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Pet Bird Tips

It’s not all about paw prints and fur! This week’s blog looks into the main things your pet bird needs. Birds are unique and some pet birds need a special kind of understanding, in fact they demand it.

So often people can take on the ownership of a bird without fully understanding their needs and intelligence. Birds in captivity NEED a high level of attention and socialisation or they may work themselves into such a state that they can start to exhibit harmful behaviour to themselves or others.

If you’re a first time bird owner, you really should start off small and be prepared to spend a lot of time bird proofing and training. You should also take it upon yourself to look into the needs of your species. Do your research!


You’ll need to purchase 2 cages; and here’s why!

The main cage is where your pet bird will spend a majority of their days and nights. The second cage can be used as a travel cage when going to the vet and another place to keep your pet when cleaning out their main cage.

When choosing the main cage, shape and size are very important. The cage needs to be big enough to spread and flap their wings; the size exactly will depend on the bird. You must make sure that the bars are the appropriate width for your bird species otherwise your avian friend can get themselves into some trouble if a head or foot is caught. Rectangular shaped cages offer a sense of security for birds. Round cages are a no go!

Cleaning Products:

Mild soaps can be used for food and water dishes. Don’t use insecticides and air fresheners as they can contain chemicals that can fatally harm your bird as their respiratory system is more dynamic and transports oxygen much more efficiently. More difficult messes will require something tougher, so an enzyme cleaner might be more appropriate.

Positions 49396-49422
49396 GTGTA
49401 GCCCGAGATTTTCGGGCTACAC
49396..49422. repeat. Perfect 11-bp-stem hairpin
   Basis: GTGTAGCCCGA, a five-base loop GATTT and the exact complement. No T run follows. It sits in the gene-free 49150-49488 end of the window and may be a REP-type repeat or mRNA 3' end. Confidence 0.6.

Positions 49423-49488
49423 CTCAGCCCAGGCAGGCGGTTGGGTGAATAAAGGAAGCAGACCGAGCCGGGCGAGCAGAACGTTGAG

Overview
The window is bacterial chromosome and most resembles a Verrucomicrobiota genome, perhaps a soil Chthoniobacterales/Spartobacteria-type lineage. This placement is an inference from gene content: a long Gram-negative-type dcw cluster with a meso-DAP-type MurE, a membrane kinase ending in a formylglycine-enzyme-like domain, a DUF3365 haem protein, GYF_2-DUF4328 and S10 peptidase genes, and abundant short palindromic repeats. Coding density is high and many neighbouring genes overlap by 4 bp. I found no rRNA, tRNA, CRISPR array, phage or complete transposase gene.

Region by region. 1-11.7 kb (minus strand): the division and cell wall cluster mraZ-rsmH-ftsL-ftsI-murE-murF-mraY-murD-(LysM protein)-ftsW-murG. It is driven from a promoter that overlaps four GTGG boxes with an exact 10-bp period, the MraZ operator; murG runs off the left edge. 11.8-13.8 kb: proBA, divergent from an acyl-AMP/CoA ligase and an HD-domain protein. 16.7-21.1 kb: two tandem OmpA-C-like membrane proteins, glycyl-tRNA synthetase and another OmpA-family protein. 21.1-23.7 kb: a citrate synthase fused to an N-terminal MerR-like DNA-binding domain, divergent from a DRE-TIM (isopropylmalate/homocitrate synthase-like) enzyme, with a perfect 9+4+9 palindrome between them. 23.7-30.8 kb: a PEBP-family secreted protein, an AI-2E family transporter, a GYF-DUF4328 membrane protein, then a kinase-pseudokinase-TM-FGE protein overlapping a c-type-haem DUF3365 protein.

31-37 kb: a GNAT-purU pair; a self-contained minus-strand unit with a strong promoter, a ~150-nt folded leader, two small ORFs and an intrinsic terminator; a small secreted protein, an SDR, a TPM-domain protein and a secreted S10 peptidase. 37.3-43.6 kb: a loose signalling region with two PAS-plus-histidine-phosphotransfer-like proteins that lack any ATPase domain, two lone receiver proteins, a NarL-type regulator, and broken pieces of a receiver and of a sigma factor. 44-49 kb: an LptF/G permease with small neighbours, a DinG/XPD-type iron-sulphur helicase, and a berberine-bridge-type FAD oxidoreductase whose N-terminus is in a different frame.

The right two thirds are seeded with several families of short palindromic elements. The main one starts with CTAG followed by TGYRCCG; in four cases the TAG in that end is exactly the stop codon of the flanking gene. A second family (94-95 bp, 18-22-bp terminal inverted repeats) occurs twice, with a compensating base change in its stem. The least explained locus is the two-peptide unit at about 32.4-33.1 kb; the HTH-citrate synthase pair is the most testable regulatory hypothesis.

Hot soapy water is enough to clean the cage and rinse thoroughly and let it dry before replacing toys and the perches.

Food and Water Dishes:

There are two types of dishes. Hoppers fit onto the cages and are a popular choice for most birds as it cuts down on evaporation of water and mess. It’s also quite safe as it’s harder for a bird to hurt themselves. The hopper is a more contained option for holding food and water but still requires cleaning every day.

A heavy ceramic bowl makes a great water dish if your bird likes to play with their food and water. Yes, this is a messier option and also will require cleaning every day. The bowl can be mounted on the sides of the cage.

In the warmer months is good to use both as they can never have too much water (as long as it isn’t too deep). You should also supply water for bathing in.

Pet Birds Need Toys:

Of course your pet bird needs toys! In their case the more they have to keep them occupied the better. Toys made of wood, cardboard, twisted paper and plastic are designed with different bird species in mind. There are also ‘preening and cuddly toys for birds that need something to snuggle against so again this is where your research comes into play.

Bird’s who’s natural habitat is thick with foliage, can easily be recreated by having lots of toys for them to hide in.

Perches and Ladders:

You should ideally provide your pet bird with a variety of perches to ensure their comfort. Make sure they’re wide enough that the bird’s toes don’t overlap when curling around them. Perches range from natural wood branch type, rope and wooden ladder (also available in plastic) and vary in widths (to Arthritis) so again choose wisely for the needs of its species and their size. You’ll also need a hard wood perch (or similar) for chewing.


Many bird species are social animals and will be much happier with another bird as a companion. You may consider getting two birds of the same gender; otherwise you could find yourself with a protective male bird stopping you from forming a bond with the female. Whilst opening your home to two birds may seem like twice the effort, you will be rewarded. Your pets will be happier and more content.


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